“I’m all to blazes. Think what to do in the morning. Just wanted to say I appreciate the way you’ve handled things. Considerate.”
“I would have avoided the final scene, sir, if I had seen any other way.”
“I know that. Mustn’t ask questions, of course.
There are some things I don’t understand — Alleyn, you see she’s out of her mind?”
“Dr. Templett, I’m sure, will advise you about an alienist, sir.”
“Yes. Thank you.”
The squire blinked up at him and then suddenly held out his hand.
Henry said, “I’ll come out with you.”
As they walked to the door, Alleyn thought there were points about being a Jernigham of Pen Cuckoo.
“It’s queer,” said Henry. “I suppose this must be a great shock to us; but at the moment I feel nothing at all. Nothing. I don’t realise that she’s— Where is she?”
“The Yard car is on the way to Great Chipping. She’ll need things from Pen Cuckoo. We’ll let you know what they are.”
Henry stopped dead at the rectory door. His voice turned to ice.
“Is she frightened?”
Alleyn remembered that face with the lips drawn back from the projecting teeth, the tearless bulging eyes, the hands that opened and closed as if they had let something fall.
“I don’t think she is conscious of fear,” he said. “She was quite composed. She didn’t weep.”
“She can’t. Father’s often said she never cried as a child.”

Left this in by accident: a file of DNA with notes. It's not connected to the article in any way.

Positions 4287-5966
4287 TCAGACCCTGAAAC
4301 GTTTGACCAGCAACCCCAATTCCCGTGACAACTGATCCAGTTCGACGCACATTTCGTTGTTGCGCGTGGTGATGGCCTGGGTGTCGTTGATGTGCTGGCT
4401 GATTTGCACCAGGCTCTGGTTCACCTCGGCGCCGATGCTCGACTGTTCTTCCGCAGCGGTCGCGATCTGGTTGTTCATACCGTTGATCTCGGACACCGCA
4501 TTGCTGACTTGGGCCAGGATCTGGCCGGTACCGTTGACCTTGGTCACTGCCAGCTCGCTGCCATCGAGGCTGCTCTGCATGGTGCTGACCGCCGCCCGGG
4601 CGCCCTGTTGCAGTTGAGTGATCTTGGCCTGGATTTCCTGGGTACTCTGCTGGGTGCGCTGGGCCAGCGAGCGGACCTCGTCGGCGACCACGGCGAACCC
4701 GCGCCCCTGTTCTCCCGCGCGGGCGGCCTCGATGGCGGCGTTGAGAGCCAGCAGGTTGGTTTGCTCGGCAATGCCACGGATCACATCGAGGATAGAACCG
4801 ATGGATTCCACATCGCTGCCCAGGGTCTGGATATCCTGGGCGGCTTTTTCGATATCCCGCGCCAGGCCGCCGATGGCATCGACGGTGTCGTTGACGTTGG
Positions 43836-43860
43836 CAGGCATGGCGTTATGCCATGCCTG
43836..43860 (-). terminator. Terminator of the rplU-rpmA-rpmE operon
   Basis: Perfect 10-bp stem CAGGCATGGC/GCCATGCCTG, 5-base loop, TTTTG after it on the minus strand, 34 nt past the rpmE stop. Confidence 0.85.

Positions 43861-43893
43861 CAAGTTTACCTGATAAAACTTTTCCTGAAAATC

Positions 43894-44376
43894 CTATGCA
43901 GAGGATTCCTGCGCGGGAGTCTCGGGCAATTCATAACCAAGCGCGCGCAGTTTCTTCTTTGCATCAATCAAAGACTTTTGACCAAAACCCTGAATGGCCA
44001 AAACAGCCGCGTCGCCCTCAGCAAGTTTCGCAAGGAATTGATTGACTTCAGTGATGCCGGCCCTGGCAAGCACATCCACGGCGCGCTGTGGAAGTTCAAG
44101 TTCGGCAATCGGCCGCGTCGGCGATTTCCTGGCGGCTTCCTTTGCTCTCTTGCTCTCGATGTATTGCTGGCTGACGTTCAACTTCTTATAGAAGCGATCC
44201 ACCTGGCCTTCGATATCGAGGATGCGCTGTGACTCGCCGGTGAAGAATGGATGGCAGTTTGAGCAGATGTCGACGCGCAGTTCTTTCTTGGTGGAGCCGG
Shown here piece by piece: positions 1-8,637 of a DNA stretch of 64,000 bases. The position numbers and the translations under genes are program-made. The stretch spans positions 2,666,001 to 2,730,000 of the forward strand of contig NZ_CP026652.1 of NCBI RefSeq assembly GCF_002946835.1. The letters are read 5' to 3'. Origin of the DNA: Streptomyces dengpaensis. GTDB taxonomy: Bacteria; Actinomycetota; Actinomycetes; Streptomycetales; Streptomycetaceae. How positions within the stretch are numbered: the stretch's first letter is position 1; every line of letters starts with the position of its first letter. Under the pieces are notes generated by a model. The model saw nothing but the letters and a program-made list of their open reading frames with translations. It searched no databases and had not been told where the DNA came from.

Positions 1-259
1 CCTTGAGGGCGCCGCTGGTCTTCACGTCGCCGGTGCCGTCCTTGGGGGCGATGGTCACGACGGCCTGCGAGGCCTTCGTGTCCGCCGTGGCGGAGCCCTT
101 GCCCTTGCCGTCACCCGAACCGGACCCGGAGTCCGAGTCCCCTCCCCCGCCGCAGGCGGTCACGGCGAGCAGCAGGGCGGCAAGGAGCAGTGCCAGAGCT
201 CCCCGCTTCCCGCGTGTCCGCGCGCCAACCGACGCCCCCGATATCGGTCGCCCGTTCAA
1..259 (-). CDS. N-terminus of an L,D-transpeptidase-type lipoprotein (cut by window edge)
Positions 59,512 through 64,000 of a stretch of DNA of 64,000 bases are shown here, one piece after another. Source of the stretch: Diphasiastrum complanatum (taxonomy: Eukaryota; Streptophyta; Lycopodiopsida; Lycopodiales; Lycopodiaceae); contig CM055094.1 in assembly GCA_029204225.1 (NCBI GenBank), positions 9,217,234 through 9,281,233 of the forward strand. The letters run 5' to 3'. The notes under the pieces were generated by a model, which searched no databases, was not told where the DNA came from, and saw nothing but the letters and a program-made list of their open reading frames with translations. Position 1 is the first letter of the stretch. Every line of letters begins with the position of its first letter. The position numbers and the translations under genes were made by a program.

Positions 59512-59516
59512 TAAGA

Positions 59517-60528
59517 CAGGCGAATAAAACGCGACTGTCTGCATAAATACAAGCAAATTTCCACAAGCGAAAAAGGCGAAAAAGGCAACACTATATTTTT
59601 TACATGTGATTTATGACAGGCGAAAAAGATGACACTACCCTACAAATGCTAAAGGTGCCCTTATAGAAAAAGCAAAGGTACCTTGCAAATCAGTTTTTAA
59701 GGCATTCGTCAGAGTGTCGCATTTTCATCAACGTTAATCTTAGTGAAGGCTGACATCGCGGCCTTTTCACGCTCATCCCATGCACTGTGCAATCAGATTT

“I remembered your father told me that.”
“I hated her,” said Henry. “But that’s nothing now; she’s insane. It’s strange, because there’s no insanity in the family. What happens? I mean, when will they begin to try her. We — what ought we to do?”
Alleyn told him what they should do. It was the first time he had ever advised the relatives of a person accused of murder, and he said, “But you must ask your lawyer’s advice first of all. That is really all I may tell you.”
“Yes. Yes, of course. Thank you, sir.” Henry peered at Alleyn. He saw him against rods of rain that glinted in the light from the open door.
“It’s funny,” said Henry jerkily. “Do you know, I was going to ask you about Scotland Yard — how one began.”
“Did you think seriously of this?”
“Yes. I want a job. Hardly suitable for the cousin of the accused.”
“There’s no reason why you shouldn’t try for the police.”
“I’ve read your book. Good Lord, it’s pretty queer to stand here and talk like this.”
“You’re more shocked than you realise. If I were you I should take your father home.”
“Ever since yesterday, sir, I’ve had the impression I’d seen you before. I’ve just remembered. Agatha Troy did a portrait of you, didn’t she?”
“It was very good, wasn’t it? Rather a compliment to be painted by Troy. Is she pleasant or peculiar?”
“I think her very pleasant indeed,” said Alleyn. “I have persuaded her to say she will marry me. Goodnight.”
He smiled, waved his hand and went out into the rain.
Nigel had driven his own car over to the rectory, and he took Alleyn to Great Chipping.
“The others have only just got away,” said Nigel. “She fainted after you left, and Fox had to get Templett to deal with her. They’re picking the wardress up at the sub-station.”
“Fainted, did she?”
“Yes. She’s completely dotty, isn’t she?”
“I shouldn’t say so. Not completely.”